185 Flights Made Emergency Landings in the U.S. This Year: Here Are the Weird Causes Why

A LOT of them were due to "odor events."

If you watch the news at all (you shouldn’t, by the way), you probably feel like there are reports of airplane emergency landings every single day. Debilitating turbulence! Landing gear failure! Angry passengers threatening to kill everyone on board! (That one happened pretty recently.) Honestly, the deluge of information could make a nervous flier out of pretty much anyone.

But listen, it’s not as bad as it seems. We consulted Aviation’s Global Incident Map of 2017 (January 1 through December 26) and reviewed each and every recorded emergency landing of a passenger plane in the U.S. The good news: There were only 185 emergency landings total in the domestic U.S. out of an estimated 9.7 million flights — all of which concluded without incident. That’s a nerves-alleviating 0.00002 percent chance of having an emergency landing.

Even more relieving: The majority of those emergency landings were caused by weird-yet-innocuous odors or smells. Why is a smell worthy grounding a plane? Well, it’s a combination of taking precautionary measures, easing passengers’ fears, and avoiding odor-induced illness. (One American Airlines flight famously landed because a passenger “passed gas,” causing other fliers to become nauseous, according to the Raleigh-Durham International Airport.)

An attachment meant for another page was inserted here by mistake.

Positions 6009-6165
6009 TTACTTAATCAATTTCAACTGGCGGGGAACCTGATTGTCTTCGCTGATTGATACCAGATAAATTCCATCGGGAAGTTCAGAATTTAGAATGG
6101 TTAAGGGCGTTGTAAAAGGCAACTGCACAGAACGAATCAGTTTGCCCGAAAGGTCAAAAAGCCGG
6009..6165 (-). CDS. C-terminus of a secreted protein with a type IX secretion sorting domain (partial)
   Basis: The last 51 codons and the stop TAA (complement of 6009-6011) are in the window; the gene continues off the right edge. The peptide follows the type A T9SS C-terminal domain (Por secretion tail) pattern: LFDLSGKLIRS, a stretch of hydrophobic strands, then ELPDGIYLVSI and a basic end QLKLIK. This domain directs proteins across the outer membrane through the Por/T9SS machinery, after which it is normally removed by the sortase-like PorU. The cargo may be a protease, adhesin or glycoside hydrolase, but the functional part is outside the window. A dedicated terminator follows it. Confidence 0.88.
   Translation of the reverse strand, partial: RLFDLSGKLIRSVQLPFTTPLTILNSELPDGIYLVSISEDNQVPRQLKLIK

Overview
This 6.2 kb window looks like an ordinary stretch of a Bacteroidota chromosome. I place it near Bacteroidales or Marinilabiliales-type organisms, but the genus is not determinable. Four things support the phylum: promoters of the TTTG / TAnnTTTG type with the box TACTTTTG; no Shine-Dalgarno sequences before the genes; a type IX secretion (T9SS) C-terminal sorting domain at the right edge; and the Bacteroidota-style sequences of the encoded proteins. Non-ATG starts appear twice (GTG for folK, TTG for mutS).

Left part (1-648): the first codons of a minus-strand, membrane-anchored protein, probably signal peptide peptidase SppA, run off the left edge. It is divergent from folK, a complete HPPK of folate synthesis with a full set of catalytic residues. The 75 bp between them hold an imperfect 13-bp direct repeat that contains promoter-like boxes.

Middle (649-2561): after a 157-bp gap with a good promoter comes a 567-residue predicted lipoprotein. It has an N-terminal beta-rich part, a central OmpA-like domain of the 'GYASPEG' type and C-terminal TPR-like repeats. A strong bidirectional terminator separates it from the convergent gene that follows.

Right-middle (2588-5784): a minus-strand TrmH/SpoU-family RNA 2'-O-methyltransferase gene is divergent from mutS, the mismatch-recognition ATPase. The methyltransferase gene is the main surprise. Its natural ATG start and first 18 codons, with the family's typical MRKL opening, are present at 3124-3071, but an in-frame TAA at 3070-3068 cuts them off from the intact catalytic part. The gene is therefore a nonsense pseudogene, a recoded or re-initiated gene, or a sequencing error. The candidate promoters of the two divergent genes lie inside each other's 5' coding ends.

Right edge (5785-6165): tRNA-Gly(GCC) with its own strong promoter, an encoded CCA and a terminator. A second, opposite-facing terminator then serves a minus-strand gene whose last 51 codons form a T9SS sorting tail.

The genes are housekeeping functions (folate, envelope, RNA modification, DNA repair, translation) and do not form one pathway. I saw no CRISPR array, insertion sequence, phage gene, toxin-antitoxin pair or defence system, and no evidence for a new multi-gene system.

Other non-alarming causes of emergency landings include minor mechanical issues (think: a spilled soft drink on an electrical outlet), broken bathrooms (like this Delta flight from New York City to Seattle that made an emergency landing in Billings, Montana because the plane’s bathrooms had stopped functioning and passengers “couldn’t hold it any longer,”) and a lithium battery laptop that started burning a passenger’s backpack en route to SFO.

With all of that said, emergency landings should still be taken seriously. Our point is simply that they happen very rarely, and when they do, they’re rarely a true emergency, like a loss of cabin pressure or engine failure. So feel free to relax, recline, and enjoy your flight.

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